It’s no lie. I’ve pretty much always been a fat kid. Since third grade or so, at the very latest. I don’t have many memories of a time when I wasn’t fat. Most of the pictures of me from before I was super fat actually look more like pictures of my little brother.
It has been a long time since being a fat guy bothered me. When I was younger, I obsessed about my appearance. I was terrified of my size. I was hopelessly angry at my body and I punished it trying to get it into the shape I thought it was supposed to be.
When I was 20, I thought the only way I was ever going to lose weight was to put chemicals in my body to burn fat. It was 2003 and we hadn’t decided as a nation that we would ban all of those really effective diet drugs. You could still buy things like Metabolife over the counter.
The US wouldn’t ban ephedra for another year and wouldn’t ban pseudoephedrine for another three. I wouldn’t stop researching ways to get my hands on it for another decade.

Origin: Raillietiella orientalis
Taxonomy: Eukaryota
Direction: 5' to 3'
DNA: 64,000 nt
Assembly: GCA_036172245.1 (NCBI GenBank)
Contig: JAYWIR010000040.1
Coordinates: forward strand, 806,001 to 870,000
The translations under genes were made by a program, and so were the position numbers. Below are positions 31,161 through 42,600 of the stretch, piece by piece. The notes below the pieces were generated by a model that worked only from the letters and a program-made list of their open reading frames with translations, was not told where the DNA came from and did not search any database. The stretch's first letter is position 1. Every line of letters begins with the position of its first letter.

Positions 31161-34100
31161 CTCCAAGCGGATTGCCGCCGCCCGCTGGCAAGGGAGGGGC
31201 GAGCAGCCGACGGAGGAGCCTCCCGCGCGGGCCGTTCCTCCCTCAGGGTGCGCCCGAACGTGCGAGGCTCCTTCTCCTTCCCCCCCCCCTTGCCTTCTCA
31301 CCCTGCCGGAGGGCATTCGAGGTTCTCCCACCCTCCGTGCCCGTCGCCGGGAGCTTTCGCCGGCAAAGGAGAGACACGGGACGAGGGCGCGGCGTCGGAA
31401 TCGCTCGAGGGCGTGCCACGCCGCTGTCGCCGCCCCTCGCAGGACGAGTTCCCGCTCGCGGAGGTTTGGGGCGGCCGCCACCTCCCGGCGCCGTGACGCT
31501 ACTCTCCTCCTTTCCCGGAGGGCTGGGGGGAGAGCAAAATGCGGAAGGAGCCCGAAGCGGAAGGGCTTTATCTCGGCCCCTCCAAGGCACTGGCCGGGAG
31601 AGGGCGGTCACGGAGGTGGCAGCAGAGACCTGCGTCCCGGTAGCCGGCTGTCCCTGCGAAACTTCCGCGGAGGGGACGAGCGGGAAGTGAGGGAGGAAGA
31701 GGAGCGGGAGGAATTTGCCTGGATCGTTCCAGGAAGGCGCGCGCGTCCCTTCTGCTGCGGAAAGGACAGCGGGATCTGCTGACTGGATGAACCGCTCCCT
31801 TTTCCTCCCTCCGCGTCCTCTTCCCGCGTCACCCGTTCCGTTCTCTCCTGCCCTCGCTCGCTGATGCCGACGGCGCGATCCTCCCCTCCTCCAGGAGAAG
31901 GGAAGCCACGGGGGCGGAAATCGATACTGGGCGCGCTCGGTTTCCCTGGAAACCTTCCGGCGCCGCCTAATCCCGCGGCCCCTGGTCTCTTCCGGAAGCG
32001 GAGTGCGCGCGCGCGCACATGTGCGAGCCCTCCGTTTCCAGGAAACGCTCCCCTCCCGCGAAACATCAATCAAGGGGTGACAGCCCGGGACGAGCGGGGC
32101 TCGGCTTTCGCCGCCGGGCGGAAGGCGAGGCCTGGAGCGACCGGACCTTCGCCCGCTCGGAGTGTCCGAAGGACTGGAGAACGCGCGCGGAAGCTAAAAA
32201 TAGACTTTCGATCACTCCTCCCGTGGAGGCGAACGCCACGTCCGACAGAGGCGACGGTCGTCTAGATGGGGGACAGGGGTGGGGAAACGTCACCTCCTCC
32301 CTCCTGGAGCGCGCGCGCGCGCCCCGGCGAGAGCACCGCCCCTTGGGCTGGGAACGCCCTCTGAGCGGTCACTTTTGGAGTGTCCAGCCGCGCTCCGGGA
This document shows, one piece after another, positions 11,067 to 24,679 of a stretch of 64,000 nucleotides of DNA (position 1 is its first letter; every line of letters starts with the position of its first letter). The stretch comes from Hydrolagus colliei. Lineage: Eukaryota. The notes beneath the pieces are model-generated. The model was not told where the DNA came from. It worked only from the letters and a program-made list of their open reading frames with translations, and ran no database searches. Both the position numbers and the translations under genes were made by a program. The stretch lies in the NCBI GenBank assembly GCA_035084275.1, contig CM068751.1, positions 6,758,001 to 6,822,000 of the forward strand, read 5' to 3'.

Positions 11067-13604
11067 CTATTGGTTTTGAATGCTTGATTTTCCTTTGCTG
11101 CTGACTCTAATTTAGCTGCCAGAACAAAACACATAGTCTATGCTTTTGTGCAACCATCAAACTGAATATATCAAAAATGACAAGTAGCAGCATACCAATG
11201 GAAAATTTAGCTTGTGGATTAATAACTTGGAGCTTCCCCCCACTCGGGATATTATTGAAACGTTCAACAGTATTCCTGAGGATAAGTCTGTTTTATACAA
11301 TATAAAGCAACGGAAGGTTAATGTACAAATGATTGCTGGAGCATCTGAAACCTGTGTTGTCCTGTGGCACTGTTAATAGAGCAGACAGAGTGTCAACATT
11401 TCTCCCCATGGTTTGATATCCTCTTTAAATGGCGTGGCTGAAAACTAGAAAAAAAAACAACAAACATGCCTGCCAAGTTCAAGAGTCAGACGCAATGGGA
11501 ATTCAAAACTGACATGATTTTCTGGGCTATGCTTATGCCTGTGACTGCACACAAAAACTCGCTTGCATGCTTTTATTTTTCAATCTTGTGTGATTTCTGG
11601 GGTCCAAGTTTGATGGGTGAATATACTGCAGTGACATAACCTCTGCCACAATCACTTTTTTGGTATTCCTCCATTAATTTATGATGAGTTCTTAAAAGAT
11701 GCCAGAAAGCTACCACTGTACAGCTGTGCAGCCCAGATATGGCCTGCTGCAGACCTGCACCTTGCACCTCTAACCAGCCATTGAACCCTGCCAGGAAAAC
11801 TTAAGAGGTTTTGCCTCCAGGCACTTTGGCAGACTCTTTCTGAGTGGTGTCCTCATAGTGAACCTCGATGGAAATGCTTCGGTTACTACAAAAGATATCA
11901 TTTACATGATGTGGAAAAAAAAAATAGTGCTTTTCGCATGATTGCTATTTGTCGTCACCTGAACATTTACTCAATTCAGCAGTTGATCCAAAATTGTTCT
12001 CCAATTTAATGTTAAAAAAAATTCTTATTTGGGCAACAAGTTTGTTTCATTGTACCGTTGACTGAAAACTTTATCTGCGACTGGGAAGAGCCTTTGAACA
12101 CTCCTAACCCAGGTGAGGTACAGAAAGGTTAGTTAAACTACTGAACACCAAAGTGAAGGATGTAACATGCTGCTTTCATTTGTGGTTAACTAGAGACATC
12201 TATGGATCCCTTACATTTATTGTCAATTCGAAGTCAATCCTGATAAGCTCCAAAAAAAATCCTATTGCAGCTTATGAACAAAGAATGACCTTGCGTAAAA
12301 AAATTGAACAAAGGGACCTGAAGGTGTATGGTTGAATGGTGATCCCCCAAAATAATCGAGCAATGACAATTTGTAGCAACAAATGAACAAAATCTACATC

As is pretty clear in many aspects of my life, I am easily addicted to chemicals. This is especially true of stimulants. I’m also a fat guy. I build tolerance quickly. Especially to stimulants.
That is not a good combination. A few weeks after deciding to try Metabolife, I was already ignoring the “do not take more than two of these” warnings. I was taking them four-to-five at a time.
I washed them down with energy drinks.
Multiple times per day.
And would you like to know how much weight I lost with my cocktail of OTC meth and niacin?
About twenty pounds.
My blood pressure shot through the roof. I had headaches and chest pain. I only slept 2-3 hours a day and I sweat through my clothes. I stank. I was killing myself. My boss told me my face was becoming skeletal. My bathroom told me my body was shutting down.
And I lost a grand total of twenty-fucking-pounds.
Eventually, I broke down. I quit my job. I moved back in with my parents. I got clean.
And I put weight back on.
Over the next few years, I really packed it on. I went back up to my original weight, then I put on another 100 pounds.
Depression crept in. I ate things like fried chicken by the bucket or entire pizzas.
I got fatter and fatter.
I chucked energy drinks and caffeinated beverages because when you’re an addict, you never really stop chasing the high.